May 13, 2013; Gotham Schools

There’s a mayoral election coming in New York City to replace multi-billionaire Michael Bloomberg. At the organization’s annual fundraising gala in New York City, Teach for America founder Wendy Kopp assured New Yorkers, that no matter who next takes up residence in Gracie Mansion, Bloomberg’s educational legacy would be preserved and continued. “No matter who takes office,” Kopp said, “we are creating an unstoppable force.”

Kopp’s confidence that the nonprofit Teach for America’s “constellation of committed souls” will ensure Bloomberg’s educational legacy was underscored by its one-night fundraising total—$6.7 million—and the visible participation of big name speakers like Richard Parsons, the former Time Warner CEO who chairs the Education Reform Commission of Governor Andrew Cuomo. Parsons is a longtime TFA board member, but hardly the only TFA person with political clout in the Empire State or the Big Apple. For example, Matt Tepper, who’s the campaign manager for Christine Quinn—City Council speaker, and by many accounts the person to beat in the upcoming election—is a former TFA member.

What is the Bloomberg legacy that Kopp is so interested in maintaining? There’s no question he was a big fan of TFA, recruiting hundreds until the city’s financial constraints forced him to slow it down. But Bloomberg was a big advocate of charter schools, the vanguard of the “school choice” movement. Kopp herself is married to Richard Barth, CEO and co-founder of the Knowledge Is Power Program (KIPP), which operates a half-dozen or so charter schools in Brooklyn, the Bronx, and Manhattan.

Kopp, however, is widely seen as a visionary and sometimes talked about as a candidate for political appointments. Her name came up not only in New York a couple of years ago as a possible chancellor of the New York school system, but as a potential Secretary of Education under President Obama (who chose instead Chicago schools chief Arne Duncan, a vigorous proponent of charter schools). Her throwing a little political weight isn’t surprising, especially given TFA’s influence in the federal budget, getting significant chunks of funding from various agencies.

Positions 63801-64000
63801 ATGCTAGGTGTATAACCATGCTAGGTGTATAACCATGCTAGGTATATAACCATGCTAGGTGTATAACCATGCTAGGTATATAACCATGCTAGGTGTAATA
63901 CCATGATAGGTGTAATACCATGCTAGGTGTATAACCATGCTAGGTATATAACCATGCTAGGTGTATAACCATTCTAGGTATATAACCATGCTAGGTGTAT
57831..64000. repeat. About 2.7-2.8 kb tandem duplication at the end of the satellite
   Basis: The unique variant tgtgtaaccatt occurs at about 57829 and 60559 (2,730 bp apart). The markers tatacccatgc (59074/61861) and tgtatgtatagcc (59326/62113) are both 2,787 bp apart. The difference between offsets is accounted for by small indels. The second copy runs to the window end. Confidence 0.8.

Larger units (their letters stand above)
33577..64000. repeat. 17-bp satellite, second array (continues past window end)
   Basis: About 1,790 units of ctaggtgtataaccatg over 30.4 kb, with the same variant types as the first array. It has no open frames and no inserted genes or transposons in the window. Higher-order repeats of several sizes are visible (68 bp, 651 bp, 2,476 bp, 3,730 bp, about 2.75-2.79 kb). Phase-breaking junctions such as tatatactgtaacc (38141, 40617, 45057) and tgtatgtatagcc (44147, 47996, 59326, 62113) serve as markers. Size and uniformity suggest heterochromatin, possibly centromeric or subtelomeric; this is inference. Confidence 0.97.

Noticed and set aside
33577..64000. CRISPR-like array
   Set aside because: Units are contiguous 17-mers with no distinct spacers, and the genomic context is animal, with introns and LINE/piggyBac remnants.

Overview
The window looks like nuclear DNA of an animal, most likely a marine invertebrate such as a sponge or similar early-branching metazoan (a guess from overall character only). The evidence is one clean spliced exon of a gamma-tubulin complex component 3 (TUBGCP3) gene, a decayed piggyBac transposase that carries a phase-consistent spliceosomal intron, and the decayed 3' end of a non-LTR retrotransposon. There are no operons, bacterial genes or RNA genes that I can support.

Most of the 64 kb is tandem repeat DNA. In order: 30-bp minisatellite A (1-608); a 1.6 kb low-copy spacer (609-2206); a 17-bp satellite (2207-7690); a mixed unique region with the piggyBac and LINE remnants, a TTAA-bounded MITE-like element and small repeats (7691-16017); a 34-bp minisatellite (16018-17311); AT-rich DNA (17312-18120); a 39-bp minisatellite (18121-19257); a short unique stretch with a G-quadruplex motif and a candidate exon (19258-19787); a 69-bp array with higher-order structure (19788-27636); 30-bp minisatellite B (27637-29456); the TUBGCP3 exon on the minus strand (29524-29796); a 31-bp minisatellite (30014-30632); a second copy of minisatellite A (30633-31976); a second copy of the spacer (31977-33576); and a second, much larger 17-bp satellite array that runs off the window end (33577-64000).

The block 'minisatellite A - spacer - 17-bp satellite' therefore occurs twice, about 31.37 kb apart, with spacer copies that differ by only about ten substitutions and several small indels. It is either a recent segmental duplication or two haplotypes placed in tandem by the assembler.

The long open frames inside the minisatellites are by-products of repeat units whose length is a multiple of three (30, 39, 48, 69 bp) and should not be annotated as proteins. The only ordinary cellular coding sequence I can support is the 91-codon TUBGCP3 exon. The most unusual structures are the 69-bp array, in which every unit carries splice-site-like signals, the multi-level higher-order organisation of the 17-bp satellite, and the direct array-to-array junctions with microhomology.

This summer, Kopp will be the commencement speaker at Boston University, but her presence has turned off some BU educators who have pledged not to show up for her turn at the dais. Education school faculty member Phil Tate announced his decision to bypass the commencement for fear that it would be seen as endorsing Kopp’s education views. In a response to BU Today, he penned his objections to Kopp and TFA, quoted here:

  1. The selling of a TFA position as a resume-builder results in few corps members staying in teaching longer than two years (although the retention numbers are improving).
  2. Most of the TFAers are teaching out of field. They are filling science, mathematics, special education, ESL, and elementary education positions without sufficient education in the subjects they teach.
  3. TFA ignores educational research and makes up their own. For example, peer-reviewed studies show that, on average, teachers are much more likely to be successful if they have more than four years of teaching and are teaching subjects in which they majored in college…
  4. Ms. Kopp promotes a dangerously flawed image of teaching as merely a form of leadership. This sells well on Wall Street, but is very far from what we know about good teaching.
  5. Educators tolerated TFA as long as the corps members were filling jobs no one else wanted. Now, they are taking the places of much better qualified teachers…
  6. The TFA model fits in well with reforms that emphasize free enterprise solutions to our problems of poor schooling. Research in this country and comparisons to systems in other societies suggest that this is exactly the wrong approach.

Is that the education agenda that Kopp assures the next mayor of New York City will pursue?—Rick Cohen